Soy contains compounds known as soy isoflavones (genistein, daidzein). Although they are thought to be good for you, it’s well known that soy products have a long history of affecting thyroid function.
Just like gointrin and thiocyanates, soy flavonoids also reduce the formation of thyroid hormones by inhibiting the binding of iodine and tyrosine. Unfortunately, cooking soy products has no positive benefit.
Soy is often used as a protein alternative in patients who prefer not having meat or infants unable to have dairy-based formula. Infants who are fed soy formula are at a higher risk for hypothyroidism and for the later development of autoimmune disease.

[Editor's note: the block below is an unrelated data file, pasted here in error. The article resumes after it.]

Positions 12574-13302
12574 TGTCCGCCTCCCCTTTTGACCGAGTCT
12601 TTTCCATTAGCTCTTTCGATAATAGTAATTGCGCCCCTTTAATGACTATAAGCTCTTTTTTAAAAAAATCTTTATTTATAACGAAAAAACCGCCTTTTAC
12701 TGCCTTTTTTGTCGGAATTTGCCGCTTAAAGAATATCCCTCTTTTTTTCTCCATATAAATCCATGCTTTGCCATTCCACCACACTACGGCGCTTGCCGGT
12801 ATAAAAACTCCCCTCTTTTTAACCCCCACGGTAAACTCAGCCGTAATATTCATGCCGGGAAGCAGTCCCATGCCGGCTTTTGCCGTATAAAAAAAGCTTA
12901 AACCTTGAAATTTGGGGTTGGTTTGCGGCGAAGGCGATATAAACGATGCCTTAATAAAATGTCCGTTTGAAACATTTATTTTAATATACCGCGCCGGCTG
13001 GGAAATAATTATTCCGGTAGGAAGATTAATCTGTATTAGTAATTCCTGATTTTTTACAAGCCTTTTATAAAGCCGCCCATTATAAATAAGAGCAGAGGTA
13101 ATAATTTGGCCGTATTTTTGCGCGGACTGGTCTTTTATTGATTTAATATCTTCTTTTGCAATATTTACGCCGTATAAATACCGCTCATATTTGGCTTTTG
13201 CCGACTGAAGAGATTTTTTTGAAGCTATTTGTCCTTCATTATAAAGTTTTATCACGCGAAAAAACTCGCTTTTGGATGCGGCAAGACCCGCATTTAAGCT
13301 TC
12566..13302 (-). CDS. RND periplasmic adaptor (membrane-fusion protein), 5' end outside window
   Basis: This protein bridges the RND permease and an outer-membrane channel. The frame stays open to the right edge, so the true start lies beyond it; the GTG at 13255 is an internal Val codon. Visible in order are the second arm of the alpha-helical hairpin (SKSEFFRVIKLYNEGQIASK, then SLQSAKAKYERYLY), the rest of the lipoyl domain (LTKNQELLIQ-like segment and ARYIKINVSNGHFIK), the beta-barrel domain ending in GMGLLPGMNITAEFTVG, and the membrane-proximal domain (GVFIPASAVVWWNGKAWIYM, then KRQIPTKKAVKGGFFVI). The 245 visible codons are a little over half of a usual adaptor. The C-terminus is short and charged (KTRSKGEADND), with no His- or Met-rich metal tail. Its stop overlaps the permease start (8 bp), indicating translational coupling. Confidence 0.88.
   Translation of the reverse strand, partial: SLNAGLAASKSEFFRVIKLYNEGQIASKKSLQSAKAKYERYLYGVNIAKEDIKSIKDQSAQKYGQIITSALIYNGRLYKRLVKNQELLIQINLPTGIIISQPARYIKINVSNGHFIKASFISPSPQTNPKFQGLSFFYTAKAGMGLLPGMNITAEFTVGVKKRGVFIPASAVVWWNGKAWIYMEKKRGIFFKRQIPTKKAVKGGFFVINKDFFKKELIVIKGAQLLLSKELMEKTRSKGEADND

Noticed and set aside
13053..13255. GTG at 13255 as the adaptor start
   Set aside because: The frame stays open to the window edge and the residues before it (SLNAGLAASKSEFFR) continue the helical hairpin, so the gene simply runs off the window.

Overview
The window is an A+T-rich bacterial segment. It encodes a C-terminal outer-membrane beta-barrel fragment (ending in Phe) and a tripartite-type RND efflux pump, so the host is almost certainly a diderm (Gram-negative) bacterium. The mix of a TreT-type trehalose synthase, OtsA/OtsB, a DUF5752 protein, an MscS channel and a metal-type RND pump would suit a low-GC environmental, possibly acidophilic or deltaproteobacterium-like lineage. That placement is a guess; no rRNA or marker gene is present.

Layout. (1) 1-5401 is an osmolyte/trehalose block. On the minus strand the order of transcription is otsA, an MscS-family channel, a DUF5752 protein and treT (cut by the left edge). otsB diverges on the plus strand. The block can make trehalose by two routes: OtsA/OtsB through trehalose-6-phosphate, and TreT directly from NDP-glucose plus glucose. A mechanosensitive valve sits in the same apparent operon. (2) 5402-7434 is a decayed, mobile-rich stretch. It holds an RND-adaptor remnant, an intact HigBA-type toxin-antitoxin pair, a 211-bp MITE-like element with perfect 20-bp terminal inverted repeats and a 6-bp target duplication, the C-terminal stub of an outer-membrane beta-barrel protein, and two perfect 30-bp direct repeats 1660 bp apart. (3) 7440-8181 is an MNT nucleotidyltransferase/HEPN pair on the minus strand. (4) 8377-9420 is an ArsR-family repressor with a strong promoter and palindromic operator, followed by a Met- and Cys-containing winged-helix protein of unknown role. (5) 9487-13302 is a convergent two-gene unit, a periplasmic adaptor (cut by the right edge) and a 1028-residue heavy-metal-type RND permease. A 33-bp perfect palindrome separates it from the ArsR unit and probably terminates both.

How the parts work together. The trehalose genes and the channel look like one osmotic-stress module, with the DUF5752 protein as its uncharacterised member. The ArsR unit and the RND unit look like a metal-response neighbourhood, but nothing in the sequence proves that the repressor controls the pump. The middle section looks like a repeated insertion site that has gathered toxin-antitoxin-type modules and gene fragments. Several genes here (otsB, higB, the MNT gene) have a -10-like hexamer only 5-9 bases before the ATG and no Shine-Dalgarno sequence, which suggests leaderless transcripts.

One study examined 60 patients with borderline hypothyroidism. One group was given the 2mg or the equivalent amount of soy isoflavones in a typical diet while the other was given 60mg, which is the dosage found in the typical vegetarian diet. By the end of the study, three times more people in the high dose soy group went from having borderline hypothyroidism into overt clinical hypothyroidism.
Soy is mass-produced in North America, so you can find it throughout our food supply. Most products that contain vegetable oil will contain soy, as a large percentage of vegetable oil is derived from soy. Soy milk, soy chips, soy yogurt, soy protein, tofu, miso and countless other products also contain soy.
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